I thought about all this as I stood, several years later, in front of the Crac des Chevaliers, on a windy hill in western Syria. The Crac is the remains of a 10th-century crusader castle, built originally by Christian Europeans in their efforts to reconquer the “holy lands” and free them from Islamic domination. Throughout much of the Middle East, in addition to the casbahs, there are also European-built crusader castles, reflecting the region’s tumultuous, centuries-old conflict between Islam and Christianity. The Crac today is a crumbling relic of what it once was, but its outlines and design are clear, and clearly different from that of the casbah of Marrakesh. The old crusader castles followed a design, as well, but it was a European plan, built to defend, but also to impress and conquer. There were similarly crenellated, high, thick stone walls, but the path approaching the entrance to the Crac is smooth, straight and wide. It leads directly to the massive wooden entrance gate, which, when opened, leads to another wide, straight path that extends across a large open courtyard and ends at the entrance to the large inner living quarters, the door of which is directly in line with the entrance gates to the complex. Once inside the central complex, the rooms are organized along a central axis with several parallel corridors, and staircases leading up and down to additional levels organized in similar ways.

This was very different from the casbah: this plan was designed for the inhabitants to efficiently move the massive military equipment and numbers of troops at their disposal as quickly as possible, whether for defense or to send them out on offensive attack missions. The crusader castle was Mission Central; the casbah was Stealth Attack Headquarters.

The day before I visited the Crac in Syria, I was in Damascus, working with Syrians, Jordanians, Saudis, Palestinians, and their European (mainly British and Dutch) and Canadian counterparts on a joint venture they were trying to put together. At the negotiation table in Damascus, I was witness to all the cultural differences in full blossom. Standing on the windy precipice of the Crac the next day, I understood these differences more profoundly than ever before.
The crusader castle was an architectural rendering of the medieval European mind, and the casbah was the architectural rendering of the medieval Arab mind. “Castle-think” was linear, directive, purposeful, on the offensive. “Casbah-think” was circuitous, indirect, exploratory, on the defensive. Organization, be it of troops, things or thoughts, will simply be different, if organized according to a casbah or a castle mindset.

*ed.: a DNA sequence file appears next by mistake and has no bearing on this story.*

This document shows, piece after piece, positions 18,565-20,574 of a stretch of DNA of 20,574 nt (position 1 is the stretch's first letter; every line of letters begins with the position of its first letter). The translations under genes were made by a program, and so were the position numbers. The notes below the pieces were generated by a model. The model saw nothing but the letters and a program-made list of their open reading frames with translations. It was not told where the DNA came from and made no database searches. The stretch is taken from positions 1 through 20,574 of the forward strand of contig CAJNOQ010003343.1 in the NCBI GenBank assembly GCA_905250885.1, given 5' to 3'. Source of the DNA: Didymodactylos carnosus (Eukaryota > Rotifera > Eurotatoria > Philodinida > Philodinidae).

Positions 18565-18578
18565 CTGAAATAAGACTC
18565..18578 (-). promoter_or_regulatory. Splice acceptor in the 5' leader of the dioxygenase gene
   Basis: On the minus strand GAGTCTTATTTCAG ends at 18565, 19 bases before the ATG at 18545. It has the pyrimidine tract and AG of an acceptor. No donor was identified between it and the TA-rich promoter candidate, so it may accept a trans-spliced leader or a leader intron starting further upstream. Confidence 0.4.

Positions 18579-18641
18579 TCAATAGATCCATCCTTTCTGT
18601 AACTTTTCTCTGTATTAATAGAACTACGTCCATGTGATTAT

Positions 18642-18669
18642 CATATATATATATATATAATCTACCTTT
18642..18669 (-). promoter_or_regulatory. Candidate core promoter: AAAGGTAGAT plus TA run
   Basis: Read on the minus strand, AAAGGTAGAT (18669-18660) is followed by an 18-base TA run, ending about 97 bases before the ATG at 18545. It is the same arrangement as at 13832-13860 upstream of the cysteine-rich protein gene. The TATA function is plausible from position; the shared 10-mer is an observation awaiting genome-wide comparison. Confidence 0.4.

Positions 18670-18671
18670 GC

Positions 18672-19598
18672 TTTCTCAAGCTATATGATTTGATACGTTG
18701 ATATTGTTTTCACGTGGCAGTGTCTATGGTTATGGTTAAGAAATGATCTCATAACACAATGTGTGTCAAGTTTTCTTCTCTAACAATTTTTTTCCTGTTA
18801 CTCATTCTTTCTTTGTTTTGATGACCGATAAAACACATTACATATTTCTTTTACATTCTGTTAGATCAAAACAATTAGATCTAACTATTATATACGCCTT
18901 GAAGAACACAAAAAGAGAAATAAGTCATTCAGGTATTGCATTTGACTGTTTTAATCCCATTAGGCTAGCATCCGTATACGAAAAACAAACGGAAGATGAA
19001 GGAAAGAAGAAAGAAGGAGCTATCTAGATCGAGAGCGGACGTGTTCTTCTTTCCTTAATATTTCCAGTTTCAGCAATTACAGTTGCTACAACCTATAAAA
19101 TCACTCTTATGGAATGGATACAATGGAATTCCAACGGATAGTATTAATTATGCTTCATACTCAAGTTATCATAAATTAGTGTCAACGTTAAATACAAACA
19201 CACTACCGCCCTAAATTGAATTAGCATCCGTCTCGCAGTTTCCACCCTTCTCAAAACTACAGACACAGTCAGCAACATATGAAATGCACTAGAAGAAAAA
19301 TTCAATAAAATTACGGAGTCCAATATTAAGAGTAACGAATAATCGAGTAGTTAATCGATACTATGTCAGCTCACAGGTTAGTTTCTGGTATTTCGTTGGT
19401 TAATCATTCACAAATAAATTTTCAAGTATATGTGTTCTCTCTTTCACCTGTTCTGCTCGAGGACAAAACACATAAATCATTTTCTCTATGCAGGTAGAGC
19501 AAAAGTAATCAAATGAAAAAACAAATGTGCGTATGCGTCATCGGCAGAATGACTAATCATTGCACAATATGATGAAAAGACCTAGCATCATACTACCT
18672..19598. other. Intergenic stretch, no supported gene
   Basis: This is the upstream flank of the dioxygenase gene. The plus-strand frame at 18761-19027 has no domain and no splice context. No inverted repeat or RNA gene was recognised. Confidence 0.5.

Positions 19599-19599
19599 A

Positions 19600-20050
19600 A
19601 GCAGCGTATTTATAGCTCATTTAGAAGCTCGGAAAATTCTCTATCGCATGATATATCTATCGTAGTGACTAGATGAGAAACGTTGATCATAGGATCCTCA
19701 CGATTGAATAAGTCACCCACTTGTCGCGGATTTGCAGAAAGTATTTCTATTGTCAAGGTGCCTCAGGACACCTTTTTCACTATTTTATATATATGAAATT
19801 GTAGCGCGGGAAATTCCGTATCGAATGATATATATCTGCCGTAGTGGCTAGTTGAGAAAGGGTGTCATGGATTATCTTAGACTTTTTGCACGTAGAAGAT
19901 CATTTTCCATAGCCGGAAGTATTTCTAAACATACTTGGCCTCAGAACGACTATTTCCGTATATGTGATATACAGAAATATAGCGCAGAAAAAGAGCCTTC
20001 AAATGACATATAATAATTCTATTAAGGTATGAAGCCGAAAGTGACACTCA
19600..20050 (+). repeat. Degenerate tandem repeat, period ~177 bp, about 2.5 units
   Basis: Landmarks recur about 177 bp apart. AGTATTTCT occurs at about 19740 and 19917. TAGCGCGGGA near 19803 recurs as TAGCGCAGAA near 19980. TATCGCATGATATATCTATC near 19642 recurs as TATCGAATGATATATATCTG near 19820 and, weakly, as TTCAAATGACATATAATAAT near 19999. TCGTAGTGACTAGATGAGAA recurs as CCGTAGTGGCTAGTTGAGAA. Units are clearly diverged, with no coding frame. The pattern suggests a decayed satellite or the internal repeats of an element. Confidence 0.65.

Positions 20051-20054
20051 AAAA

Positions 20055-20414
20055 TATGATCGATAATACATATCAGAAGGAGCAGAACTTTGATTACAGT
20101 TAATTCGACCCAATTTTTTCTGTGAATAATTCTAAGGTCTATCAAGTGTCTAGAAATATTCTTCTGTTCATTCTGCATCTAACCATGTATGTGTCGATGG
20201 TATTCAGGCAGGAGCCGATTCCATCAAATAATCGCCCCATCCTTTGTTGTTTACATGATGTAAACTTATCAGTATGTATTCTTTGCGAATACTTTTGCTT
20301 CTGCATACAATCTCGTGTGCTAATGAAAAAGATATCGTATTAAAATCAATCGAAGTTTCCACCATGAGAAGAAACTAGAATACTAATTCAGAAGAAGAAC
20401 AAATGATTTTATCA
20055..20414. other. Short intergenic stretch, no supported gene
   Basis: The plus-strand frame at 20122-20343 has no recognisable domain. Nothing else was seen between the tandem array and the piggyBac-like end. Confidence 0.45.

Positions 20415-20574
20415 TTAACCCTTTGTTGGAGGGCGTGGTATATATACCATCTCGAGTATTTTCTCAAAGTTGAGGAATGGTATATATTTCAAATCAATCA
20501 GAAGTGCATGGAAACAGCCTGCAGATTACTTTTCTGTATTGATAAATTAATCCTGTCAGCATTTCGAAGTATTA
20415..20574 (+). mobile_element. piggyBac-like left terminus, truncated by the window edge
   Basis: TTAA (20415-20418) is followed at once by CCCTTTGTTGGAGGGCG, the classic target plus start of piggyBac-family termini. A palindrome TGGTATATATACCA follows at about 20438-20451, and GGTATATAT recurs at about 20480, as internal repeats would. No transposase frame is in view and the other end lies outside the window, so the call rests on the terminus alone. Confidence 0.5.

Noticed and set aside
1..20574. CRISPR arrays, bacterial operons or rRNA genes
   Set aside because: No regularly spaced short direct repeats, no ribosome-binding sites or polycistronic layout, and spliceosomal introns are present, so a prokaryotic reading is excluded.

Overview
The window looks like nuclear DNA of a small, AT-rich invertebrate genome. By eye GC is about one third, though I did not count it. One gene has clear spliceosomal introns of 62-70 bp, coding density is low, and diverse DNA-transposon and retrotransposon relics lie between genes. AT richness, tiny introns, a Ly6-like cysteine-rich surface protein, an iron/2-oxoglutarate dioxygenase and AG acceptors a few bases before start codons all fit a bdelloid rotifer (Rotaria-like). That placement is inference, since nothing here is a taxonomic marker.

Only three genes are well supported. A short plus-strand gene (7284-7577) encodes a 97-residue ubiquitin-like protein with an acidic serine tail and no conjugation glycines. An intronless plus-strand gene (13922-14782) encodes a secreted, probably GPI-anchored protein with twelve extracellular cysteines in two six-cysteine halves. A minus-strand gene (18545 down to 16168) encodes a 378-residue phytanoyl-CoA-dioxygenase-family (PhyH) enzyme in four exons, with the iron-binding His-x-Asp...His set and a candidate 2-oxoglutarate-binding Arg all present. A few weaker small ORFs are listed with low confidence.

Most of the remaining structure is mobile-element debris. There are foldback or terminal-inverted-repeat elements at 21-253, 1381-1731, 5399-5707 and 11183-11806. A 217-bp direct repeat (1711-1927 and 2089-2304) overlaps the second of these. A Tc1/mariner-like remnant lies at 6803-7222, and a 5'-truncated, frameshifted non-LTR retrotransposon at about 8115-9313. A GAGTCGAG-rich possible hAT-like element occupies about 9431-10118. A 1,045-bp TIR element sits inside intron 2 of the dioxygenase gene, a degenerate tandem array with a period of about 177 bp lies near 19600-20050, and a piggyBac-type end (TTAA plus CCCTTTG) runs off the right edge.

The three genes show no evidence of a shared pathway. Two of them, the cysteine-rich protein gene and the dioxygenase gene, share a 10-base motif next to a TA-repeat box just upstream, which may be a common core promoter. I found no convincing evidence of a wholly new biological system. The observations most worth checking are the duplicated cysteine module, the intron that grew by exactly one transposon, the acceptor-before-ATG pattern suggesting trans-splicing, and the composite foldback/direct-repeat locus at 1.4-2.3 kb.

At the business table in Damascus, there was an agenda that both sides had apparently agreed to, with the schedule of the agenda mapped out, hour by hour, topic by topic. Both sides apparently had input into the design and content of the agenda which, on paper, if followed, would help advance the team toward solving some specific business questions that needed to be addressed. But people are different from paper, and once the meeting got going, addressing the specific points on the paper, on schedule, proved to be anything but easy, specifically because the European and Canadian teams were thinking and communicating according to “castle-think,” while the Arab team was thinking and communicating in “casbah-think.”

While the Canadian and European team drove the agenda relentlessly forward, point by point, the Arab team approached the issues sideways; avoiding addressing the points head-on, alluding to them, referencing them (when expressing their proposals) or questioning the points being made by the Canadians and Europeans obliquely through metaphors or related examples and experiences that eventually made their position self-evident without requiring them to actually state their position.

This only confused the Europeans and Canadians further. As the day went forward, and as the discussions fell more and more behind schedule, the European and Canadian team became increasingly anxious, and when it was apparent that they were not going to get through even the majority of topics on the agenda, proposed that they stop the discussions in order to reset the expectations for the meeting. The Arab team’s response was based on a sense of being shut down and bullied: they expressed remorse and disappointment that their ideas were not being considered, and no amount of reassurance on the part of the Canadians and Europeans could convince them that the case was otherwise.